In an appellate judgment, the Full Court of the Federal Court of Australia has ruled that a foreign arbitral award is not enforceable because the arbitral tribunal was not constituted strictly in accordance with the parties’ arbitration agreement. Notably, the decision also considers the courts’ discretion to enforce an award even where a party establishes a ground for non-enforcement, an issue on which there was previously “no authoritative statement in Australia”.
The Full Court allowed an appeal from its first instance decision that enforced a foreign award pursuant to the International Arbitration Act 1974 (Cth).
Following the release of the ICC’s new 2021 Arbitration Rules in draft on 9 October 2020, Craig Tevendale (Partner and UK Head of International Arbitration), Thierry Tomasi (Partner) and Vanessa Naish (Professional Support Consultant) have recorded a podcast discussing the top 5 changes to be aware of in the new Rules, being:
- Amendments to the consolidation provision, and to the joinder provision to allow for joinder after the confirmation or appointment of a tribunal in certain limited circumstances;
- Provision for virtual hearings and a shift away from paper filings;
- Allowing for the Tribunal to limit changes to party representation where it causes conflicts of interest;
- A requirement that parties disclose certain third party funding agreements; and
- ICC Court discretion in “exceptional circumstances” to deviate from party agreement on the method of constitution of the arbitral tribunal and appoint the entire tribunal to avoid unequal treatment.
The podcast can be listened to via SoundCloud, Spotify and iTunes.
Once the 2021 Rules have been confirmed as “final”, Herbert Smith Freehills’ Global Arbitration Team will produce a updated Step by Step Guide to Arbitration under the ICC Rules and an interactive PDF table comparing the Rules of Key Arbitral Institutions and the UNCITRAL Rules. To receive an electronic copy of these documents in due course, please contact firstname.lastname@example.org and we will be in touch in December.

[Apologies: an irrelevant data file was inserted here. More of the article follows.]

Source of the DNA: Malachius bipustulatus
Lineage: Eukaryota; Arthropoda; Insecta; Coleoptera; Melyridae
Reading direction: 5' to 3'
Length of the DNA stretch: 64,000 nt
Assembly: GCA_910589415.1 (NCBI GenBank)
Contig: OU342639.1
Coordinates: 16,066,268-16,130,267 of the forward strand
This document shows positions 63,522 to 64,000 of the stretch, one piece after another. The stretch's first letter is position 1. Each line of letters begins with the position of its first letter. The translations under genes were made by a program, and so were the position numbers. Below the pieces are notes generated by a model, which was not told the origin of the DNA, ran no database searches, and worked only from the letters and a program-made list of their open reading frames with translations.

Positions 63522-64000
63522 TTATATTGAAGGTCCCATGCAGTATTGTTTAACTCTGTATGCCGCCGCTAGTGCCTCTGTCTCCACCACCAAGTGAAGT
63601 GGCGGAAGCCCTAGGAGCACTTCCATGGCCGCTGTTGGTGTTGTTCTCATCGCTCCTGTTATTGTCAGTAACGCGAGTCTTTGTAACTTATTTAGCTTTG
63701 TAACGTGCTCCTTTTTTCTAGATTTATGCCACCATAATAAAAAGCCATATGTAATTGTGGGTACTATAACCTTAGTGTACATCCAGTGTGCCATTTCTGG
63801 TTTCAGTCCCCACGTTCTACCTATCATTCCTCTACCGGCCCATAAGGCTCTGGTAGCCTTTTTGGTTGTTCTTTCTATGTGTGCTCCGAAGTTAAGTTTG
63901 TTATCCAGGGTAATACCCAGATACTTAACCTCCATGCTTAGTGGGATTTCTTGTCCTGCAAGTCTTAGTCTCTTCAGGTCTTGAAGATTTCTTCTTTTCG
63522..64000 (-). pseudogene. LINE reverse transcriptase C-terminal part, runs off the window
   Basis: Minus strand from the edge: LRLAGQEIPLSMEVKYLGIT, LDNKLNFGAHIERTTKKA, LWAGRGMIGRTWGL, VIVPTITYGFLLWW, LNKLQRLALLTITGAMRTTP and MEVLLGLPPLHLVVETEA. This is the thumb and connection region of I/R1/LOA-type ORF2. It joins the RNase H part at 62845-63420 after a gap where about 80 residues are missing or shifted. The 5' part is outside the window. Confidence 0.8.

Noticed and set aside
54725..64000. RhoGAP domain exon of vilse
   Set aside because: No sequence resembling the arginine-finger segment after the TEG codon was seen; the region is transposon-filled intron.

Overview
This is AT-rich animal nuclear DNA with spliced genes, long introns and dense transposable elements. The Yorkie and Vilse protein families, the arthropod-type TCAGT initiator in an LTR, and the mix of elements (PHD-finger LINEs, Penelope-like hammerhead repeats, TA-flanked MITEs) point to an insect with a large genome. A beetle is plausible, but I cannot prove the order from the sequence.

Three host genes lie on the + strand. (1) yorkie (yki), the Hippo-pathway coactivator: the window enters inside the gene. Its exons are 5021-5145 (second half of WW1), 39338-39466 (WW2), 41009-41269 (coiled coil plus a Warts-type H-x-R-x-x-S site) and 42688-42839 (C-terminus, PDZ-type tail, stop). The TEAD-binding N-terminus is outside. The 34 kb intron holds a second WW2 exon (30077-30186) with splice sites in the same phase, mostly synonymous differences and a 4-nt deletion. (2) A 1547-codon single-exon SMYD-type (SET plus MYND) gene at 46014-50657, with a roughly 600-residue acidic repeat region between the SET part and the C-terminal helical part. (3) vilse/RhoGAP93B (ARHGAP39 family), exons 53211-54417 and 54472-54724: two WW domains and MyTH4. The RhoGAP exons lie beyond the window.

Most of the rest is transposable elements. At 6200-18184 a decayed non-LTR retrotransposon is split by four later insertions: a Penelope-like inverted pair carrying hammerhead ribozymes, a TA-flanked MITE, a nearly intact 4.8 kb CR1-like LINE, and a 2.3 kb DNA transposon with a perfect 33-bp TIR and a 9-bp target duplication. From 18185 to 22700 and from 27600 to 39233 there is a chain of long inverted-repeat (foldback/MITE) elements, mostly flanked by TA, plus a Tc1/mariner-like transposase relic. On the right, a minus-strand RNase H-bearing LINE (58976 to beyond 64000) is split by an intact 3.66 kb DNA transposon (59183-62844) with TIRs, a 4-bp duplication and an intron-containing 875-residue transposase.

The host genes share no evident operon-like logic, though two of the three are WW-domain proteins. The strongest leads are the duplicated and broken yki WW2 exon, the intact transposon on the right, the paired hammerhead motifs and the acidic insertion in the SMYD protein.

For more information, please contact Craig Tevendale, Partner, Thierry Tomasi, Partner, Vanessa Naish, Professional Support Consultant, or your usual Herbert Smith Freehills contact.
In its decision in Silver Dry Bulk Company Limited v Homer Hulbert Maritime Company Limited  EWHC 44 (Comm) the English Court has considered and clarified the principles which apply to an application under section 18 of the English Arbitration Act 1996 (the "Act"). Section 18 enables a party to apply to the court to exercise its powers to give directions as to the making of tribunal appointments or make the appointments itself. The decision confirms, amid conflicting case law, that the applying party must establish a "good arguable case" that a tribunal would have jurisdiction to hear the case, and emphasises that any jurisdictional arguments remain matters for the tribunal to decide in accordance with the principle of kompetenz-kompetenz. The case is also a good reminder of the purpose of section 18, which only applies where there has been a complete failure of the appointment procedure agreed between the parties, and cannot be used to declare or confirm the validity of a tribunal's constitution.